Emily lounged in her favorite spot in the world, a garden filled to the brim with tulips, roses, lilies, and lilacs all surrounding an ancient stone bench with the perfect vantage point of her mom’s sea of flowers. Emily had never realized what the garden had been missing until Dad had planted secret tufts of butterfly bushes. With a careful eye, Emily could spot them like puffs of white cotton dotting the underbelly of shrubs. The garden already swarmed with the delicate creatures it’d promised to attract. Emily loved butterflies, and would squeal in delight anytime dad bought her a butterfly-fashioned charm or embroidery. But now he’d given her the best gift of all. Anytime she wanted, she could sit in the garden and adorn her hair with living berets. If she sat very still, they’d drift towards her and investigate her sleeves and dangle like bangles. Their spindly legs tickled her elbows and she giggled.
Shaking off a pair of butterflies, Emily smiled and looked back to her work. The barely-legible lines on the yellowed notebook contained all of Emily’s hopes and dreams. But even a dream can change in an instant. That’s what Emily found when she perused the words again. The notes she wrote only yesterday seemed as if from a stranger, someone who wanted to be popular in school and catch Daniel’s eye, the artistic long-haired dream of a boyfriend. Yesterday’s Emily was desperately saving up enough allowance to buy that slinky red dress for prom, which would only assist in winning Daniel’s affections. And eventually bring him here at the apex of the moon and share a first kiss with butterflies and night-blooming jasmine as their witness.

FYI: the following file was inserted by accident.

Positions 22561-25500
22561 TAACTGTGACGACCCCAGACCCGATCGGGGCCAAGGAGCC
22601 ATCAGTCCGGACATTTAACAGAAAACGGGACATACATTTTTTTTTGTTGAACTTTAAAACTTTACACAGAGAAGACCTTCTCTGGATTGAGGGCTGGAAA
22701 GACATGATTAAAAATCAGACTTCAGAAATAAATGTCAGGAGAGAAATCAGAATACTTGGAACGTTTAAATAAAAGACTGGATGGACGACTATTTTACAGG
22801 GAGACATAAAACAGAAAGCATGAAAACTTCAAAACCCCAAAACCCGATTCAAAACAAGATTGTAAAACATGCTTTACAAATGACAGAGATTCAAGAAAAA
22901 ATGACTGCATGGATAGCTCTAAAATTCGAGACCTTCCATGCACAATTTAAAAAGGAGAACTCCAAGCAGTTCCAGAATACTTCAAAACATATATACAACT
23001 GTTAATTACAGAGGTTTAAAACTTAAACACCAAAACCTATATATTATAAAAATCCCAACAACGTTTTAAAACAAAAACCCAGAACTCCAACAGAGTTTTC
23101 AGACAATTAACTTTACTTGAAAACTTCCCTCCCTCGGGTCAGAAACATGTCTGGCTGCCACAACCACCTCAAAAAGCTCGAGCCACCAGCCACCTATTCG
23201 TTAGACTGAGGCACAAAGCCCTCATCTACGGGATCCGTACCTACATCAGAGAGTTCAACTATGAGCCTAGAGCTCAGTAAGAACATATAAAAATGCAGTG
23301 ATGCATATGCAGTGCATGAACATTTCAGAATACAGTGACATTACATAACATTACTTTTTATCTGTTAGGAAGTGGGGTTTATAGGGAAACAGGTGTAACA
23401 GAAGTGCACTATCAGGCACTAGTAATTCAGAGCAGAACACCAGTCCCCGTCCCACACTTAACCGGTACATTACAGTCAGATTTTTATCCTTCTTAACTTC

Yet, it was all just a silly girl’s fantasy and held no weight in the things that really mattered. Perhaps it’d been the butterflies that had triggered it was time to grow out of childish things. Who was she to enjoy such pleasures when there was a whole world out there that might need her? A sense of duty wound deep in her stomach, as if it’d always been there but she’d never noticed. A duty to what, or to whom, she wasn’t sure. But whatever it was, she realized she wasn’t where she was supposed to be. For the first time in her life, she wished to leave her home.
A single cloud drifted, blocking off the sun’s harshest rays and leaving only a yellow glow to bathe Emily and the butterfly garden. She closed her notebook and leaned back to rest her palms on the seat, enjoying the warmth that seeped through the grainy stone. A soft breeze sent relief under her sweat-dampened hairline, and she closed her eyes to slits. Emily decided that she finally understood why lizards sat still for hours on a naked branch. There truly wasn’t anything quite more content than just sitting here, soaking up the warmth and its invisible nourishment that gave her an immediate zest for life. Yet this time the zest stemmed into an insatiable quench to satisfy her desire to venture out and make someone else as happy as she felt right now.
“Emily!” her mom shouted from the porch. “You’ve been out there all morning. What are you doing?”
Emily dragged her notebook to her chest before replying. “Nothing!”
A soft chuckle drifted on the breeze. “Well, you can do nothing after you do the dishes.”
Slinking to the quaint, yellow house, Emily decided she’d never considered to leave because of love. Mom beamed a smile, even while holding out a hopelessly sauce-crusted pot for her to clean. Mom loved her. Just like dad, which showed when he’d spent so many hours tossing up earth just to bring butterflies into her life. Why would she ever entertain the idea of departing from such a world that revolved around her?